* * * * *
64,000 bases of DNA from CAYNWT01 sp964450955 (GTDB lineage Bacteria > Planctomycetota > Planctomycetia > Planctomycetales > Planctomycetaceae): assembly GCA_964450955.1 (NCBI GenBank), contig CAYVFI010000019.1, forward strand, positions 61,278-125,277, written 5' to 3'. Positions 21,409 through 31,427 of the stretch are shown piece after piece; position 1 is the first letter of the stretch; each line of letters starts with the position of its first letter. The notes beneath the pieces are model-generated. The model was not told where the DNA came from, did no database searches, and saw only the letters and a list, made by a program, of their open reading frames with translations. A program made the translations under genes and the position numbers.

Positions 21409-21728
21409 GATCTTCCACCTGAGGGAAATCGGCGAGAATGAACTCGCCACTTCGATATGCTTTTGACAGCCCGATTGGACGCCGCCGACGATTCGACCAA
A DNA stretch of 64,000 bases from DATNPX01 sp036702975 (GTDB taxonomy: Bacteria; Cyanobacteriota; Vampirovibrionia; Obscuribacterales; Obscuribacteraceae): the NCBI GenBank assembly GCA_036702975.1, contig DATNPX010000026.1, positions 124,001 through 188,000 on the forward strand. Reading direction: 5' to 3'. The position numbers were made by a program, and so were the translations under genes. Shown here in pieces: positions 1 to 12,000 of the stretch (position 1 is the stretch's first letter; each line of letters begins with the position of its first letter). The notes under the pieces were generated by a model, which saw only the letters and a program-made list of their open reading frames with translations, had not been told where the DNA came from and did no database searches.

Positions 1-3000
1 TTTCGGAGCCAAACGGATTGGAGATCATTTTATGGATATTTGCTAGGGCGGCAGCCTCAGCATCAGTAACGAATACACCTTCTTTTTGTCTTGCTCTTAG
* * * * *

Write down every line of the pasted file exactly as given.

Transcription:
64,000 bases of DNA from CAYNWT01 sp964450955 (GTDB lineage Bacteria > Planctomycetota > Planctomycetia > Planctomycetales > Planctomycetaceae): assembly GCA_964450955.1 (NCBI GenBank), contig CAYVFI010000019.1, forward strand, positions 61,278-125,277, written 5' to 3'. Positions 21,409 through 31,427 of the stretch are shown piece after piece; position 1 is the first letter of the stretch; each line of letters starts with the position of its first letter. The notes beneath the pieces are model-generated. The model was not told where the DNA came from, did no database searches, and saw only the letters and a list, made by a program, of their open reading frames with translations. A program made the translations under genes and the position numbers.

Positions 21409-21728
21409 GATCTTCCACCTGAGGGAAATCGGCGAGAATGAACTCGCCACTTCGATATGCTTTTGACAGCCCGATTGGACGCCGCCGACGATTCGACCAA
A DNA stretch of 64,000 bases from DATNPX01 sp036702975 (GTDB taxonomy: Bacteria; Cyanobacteriota; Vampirovibrionia; Obscuribacterales; Obscuribacteraceae): the NCBI GenBank assembly GCA_036702975.1, contig DATNPX010000026.1, positions 124,001 through 188,000 on the forward strand. Reading direction: 5' to 3'. The position numbers were made by a program, and so were the translations under genes. Shown here in pieces: positions 1 to 12,000 of the stretch (position 1 is the stretch's first letter; each line of letters begins with the position of its first letter). The notes under the pieces were generated by a model, which saw only the letters and a program-made list of their open reading frames with translations, had not been told where the DNA came from and did no database searches.

Positions 1-3000
1 TTTCGGAGCCAAACGGATTGGAGATCATTTTATGGATATTTGCTAGGGCGGCAGCCTCAGCATCAGTAACGAATACACCTTCTTTTTGTCTTGCTCTTAG